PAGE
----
What happened

Shares of Dave & Buster's (NASDAQ:PLAY) were taking a dive today after the eat-and-play chain reported a secondary stock offering, a sign that its liquidity concerns have continued as the coronavirus crisis drags on.

As of 9:58 a.m. EDT, the stock was down 15.9%.

The entrance to a Dave & Buster's venue

Image source: Dave & Buster's.

So what

In a press release this morning, Dave & Buster's said it was offering $100 million in stock, which will be sold to Jefferies, which will then resell it at variable prices. Jefferies has the option to purchase another $15 million worth of stock as well. 

Management said the proceeds from the sale would primarily be used to strengthen its balance sheet, which has been impacted by COVID-19, and also said it could be used for general corporate purposes and to repay outstanding debt. 

Dave & Buster's is currently valued at just $343 million, meaning the stock sale will dilute investors by more than 25%, and shows that its liquidity position and its ability to raise debt is fast weakening. The company said it had $100 million in cash on hand as of March 31, and was taking a number of steps to improve its liquidity, including negotiating with landlords and vendors to reduce expenses and extend payment terms. 

It's unclear how quickly Dave & Buster's is burning cash, but the company is in an even worse position than its restaurant peers that have been able to rely on takeout and delivery during the crisis. D&B closed all of its locations in March, and has not yet reopened them. Even when they do reopen, customers will likely be reluctant to visit a high-traffic, heavy-touch space like an arcade.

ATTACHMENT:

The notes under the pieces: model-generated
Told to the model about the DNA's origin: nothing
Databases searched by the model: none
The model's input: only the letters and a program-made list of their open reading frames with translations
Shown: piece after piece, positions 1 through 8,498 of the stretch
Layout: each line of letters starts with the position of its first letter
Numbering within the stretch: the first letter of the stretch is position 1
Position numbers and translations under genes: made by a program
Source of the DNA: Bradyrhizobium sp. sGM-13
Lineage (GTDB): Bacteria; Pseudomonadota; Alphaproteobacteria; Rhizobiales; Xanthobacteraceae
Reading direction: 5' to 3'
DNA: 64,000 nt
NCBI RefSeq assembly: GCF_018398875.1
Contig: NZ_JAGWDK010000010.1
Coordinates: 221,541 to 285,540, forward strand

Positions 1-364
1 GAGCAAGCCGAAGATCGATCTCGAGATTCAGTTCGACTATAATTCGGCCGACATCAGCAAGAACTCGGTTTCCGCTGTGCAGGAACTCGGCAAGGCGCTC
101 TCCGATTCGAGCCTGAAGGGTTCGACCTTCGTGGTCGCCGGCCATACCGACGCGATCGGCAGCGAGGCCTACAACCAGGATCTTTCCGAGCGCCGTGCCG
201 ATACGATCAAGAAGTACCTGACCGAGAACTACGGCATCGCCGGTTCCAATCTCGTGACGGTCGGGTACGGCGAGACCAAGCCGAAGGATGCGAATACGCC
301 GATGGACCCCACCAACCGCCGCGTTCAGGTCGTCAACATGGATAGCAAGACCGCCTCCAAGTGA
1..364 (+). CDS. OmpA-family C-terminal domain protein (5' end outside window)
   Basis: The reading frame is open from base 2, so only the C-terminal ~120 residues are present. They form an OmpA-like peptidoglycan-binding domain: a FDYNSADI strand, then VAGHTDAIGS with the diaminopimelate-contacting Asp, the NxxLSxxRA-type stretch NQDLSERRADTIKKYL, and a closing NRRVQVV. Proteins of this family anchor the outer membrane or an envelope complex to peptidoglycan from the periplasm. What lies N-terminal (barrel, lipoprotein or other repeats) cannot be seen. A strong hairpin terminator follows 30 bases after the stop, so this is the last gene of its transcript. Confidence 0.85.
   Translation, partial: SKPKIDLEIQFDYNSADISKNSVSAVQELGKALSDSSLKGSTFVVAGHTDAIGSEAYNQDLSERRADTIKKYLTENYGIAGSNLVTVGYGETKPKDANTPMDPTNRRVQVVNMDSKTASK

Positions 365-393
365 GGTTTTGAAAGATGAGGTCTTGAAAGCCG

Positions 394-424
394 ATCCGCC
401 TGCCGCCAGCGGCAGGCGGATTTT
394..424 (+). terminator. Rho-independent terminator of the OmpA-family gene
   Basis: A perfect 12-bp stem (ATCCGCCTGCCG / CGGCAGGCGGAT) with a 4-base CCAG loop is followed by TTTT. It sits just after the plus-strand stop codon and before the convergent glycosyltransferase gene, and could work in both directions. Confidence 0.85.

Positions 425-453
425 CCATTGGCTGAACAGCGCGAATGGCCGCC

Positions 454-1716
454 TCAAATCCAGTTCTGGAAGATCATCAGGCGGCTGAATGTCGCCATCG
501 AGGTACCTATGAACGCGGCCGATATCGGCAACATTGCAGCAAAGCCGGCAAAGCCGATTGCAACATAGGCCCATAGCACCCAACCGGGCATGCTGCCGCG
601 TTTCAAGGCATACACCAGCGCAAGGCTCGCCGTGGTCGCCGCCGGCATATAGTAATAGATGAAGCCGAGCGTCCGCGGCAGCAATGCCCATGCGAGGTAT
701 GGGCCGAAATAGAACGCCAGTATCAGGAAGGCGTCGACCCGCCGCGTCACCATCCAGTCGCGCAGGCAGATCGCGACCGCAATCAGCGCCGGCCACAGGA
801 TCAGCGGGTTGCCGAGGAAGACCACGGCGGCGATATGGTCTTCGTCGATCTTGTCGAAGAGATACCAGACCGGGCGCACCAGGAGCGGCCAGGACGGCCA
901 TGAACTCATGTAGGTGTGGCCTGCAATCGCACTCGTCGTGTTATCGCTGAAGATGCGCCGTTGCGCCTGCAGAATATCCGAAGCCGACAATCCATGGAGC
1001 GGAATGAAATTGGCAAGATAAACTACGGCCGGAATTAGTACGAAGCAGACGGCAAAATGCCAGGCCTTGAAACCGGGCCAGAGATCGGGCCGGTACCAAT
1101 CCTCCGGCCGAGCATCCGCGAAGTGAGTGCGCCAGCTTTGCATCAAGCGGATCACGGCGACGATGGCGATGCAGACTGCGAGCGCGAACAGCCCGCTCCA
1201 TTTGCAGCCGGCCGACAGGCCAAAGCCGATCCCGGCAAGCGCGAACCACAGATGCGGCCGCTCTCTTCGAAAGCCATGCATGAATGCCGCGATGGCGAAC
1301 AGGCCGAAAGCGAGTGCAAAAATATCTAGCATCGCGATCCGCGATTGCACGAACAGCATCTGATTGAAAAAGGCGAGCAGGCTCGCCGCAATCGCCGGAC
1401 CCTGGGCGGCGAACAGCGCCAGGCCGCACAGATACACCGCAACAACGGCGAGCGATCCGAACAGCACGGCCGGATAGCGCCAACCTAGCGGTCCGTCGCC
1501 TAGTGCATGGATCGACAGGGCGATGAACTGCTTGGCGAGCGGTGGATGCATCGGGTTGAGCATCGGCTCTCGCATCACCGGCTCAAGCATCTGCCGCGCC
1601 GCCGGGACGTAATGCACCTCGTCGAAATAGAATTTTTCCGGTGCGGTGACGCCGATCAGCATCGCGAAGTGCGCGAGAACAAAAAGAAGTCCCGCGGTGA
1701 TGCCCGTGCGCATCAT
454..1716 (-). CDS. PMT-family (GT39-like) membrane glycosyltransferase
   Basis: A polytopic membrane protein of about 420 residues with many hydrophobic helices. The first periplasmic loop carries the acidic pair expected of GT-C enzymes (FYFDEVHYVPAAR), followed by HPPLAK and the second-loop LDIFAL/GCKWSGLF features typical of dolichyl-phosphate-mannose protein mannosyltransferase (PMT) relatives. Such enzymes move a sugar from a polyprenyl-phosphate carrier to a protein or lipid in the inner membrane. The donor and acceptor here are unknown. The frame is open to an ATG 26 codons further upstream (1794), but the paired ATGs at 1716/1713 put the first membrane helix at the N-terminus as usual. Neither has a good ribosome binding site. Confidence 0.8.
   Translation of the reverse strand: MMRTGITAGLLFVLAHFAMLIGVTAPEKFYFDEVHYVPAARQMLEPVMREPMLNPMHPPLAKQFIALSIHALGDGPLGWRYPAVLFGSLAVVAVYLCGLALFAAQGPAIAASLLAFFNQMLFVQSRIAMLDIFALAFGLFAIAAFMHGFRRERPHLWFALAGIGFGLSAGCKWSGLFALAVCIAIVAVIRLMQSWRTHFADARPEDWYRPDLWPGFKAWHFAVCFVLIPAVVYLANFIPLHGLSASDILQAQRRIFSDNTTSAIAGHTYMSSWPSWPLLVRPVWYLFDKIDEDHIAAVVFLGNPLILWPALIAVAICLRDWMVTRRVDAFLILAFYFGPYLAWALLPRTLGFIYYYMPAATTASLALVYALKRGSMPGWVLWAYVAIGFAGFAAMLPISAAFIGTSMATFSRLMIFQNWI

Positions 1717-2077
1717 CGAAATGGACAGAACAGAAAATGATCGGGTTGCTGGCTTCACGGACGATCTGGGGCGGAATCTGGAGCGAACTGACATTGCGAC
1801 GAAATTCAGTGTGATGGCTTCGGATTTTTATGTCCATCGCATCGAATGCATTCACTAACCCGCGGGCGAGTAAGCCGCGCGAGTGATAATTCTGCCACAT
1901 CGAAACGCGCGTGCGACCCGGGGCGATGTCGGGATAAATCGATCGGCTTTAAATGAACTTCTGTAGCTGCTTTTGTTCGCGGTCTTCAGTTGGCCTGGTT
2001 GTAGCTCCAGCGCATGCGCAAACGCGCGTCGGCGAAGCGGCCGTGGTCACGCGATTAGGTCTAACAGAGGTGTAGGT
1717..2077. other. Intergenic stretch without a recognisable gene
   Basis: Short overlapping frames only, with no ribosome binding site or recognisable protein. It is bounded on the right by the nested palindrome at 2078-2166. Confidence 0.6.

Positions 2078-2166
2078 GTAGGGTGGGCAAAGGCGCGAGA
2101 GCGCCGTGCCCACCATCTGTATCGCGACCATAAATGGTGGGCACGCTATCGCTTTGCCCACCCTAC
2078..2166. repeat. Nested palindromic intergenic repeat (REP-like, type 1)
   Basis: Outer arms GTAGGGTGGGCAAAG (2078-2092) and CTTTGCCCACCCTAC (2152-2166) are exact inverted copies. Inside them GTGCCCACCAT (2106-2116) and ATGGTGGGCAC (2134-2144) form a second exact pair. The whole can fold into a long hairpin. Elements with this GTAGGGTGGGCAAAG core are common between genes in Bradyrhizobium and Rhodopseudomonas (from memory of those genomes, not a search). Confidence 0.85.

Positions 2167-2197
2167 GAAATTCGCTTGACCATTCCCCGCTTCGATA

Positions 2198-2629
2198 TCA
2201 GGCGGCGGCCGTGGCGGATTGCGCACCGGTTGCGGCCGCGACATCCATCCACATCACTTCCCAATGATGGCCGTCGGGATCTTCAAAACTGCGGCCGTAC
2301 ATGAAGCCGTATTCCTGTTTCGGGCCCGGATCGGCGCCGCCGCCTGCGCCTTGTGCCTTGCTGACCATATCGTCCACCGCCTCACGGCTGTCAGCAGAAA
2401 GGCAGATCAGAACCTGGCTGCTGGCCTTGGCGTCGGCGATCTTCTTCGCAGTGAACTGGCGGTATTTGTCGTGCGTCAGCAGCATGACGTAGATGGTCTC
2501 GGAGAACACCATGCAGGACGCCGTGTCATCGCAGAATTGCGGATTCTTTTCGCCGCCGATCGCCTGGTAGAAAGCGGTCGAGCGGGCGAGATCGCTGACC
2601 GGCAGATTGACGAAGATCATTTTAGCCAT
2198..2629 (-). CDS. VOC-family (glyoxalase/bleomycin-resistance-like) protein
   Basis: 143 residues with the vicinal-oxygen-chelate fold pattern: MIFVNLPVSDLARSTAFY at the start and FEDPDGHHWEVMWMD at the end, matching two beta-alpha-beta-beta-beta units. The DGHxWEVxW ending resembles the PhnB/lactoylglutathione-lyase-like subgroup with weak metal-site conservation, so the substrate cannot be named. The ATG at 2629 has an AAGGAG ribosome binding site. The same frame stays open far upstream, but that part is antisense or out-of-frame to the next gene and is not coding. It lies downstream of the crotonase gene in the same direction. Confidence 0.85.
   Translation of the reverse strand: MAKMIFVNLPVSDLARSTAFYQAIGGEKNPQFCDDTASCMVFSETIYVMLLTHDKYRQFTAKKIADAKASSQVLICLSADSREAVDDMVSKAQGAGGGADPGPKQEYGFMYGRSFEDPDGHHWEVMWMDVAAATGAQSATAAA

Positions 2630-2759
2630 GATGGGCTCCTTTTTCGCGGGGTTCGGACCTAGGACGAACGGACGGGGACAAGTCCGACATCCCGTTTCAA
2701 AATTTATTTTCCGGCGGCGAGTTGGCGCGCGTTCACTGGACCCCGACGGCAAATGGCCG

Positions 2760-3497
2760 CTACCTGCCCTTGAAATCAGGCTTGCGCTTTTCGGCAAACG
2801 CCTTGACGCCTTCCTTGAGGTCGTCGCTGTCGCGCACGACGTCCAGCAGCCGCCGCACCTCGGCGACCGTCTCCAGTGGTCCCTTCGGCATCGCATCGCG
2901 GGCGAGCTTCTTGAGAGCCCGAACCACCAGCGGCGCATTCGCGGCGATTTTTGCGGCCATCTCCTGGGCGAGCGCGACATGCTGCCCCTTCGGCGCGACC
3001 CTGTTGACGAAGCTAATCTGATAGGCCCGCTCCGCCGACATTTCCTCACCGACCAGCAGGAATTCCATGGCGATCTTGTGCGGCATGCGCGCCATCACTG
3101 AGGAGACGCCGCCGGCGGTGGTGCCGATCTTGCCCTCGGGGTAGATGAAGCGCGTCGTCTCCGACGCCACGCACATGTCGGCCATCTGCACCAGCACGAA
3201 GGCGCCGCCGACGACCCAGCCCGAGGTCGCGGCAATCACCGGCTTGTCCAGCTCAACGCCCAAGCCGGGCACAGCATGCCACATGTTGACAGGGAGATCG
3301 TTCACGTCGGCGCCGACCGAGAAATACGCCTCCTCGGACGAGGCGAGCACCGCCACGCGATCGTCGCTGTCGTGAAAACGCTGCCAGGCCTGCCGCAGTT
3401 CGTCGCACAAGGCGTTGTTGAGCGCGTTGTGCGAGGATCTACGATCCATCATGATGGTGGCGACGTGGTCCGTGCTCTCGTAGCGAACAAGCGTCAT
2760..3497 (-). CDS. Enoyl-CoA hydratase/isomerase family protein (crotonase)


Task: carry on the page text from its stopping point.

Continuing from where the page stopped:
Now what

Dave & Buster's stock is down more 75% since February, but that sell-off is warranted given the company is facing a mortal threat in the coronavirus pandemic. Even if D&B is able to survive, it will emerge from the crisis with more debt and with shareholders significantly more diluted. The U.S. economy is also rapidly sinking into a recession, and all of that means that the company won't return to its former sales levels and overall health for years, if it ever does.

This article represents the opinion of the writer, who may disagree with the “official” recommendation position of a Motley Fool premium advisory service. We’re motley! Questioning an investing thesis -- even one of our own -- helps us all think critically about investing and make decisions that help us become smarter, happier, and richer.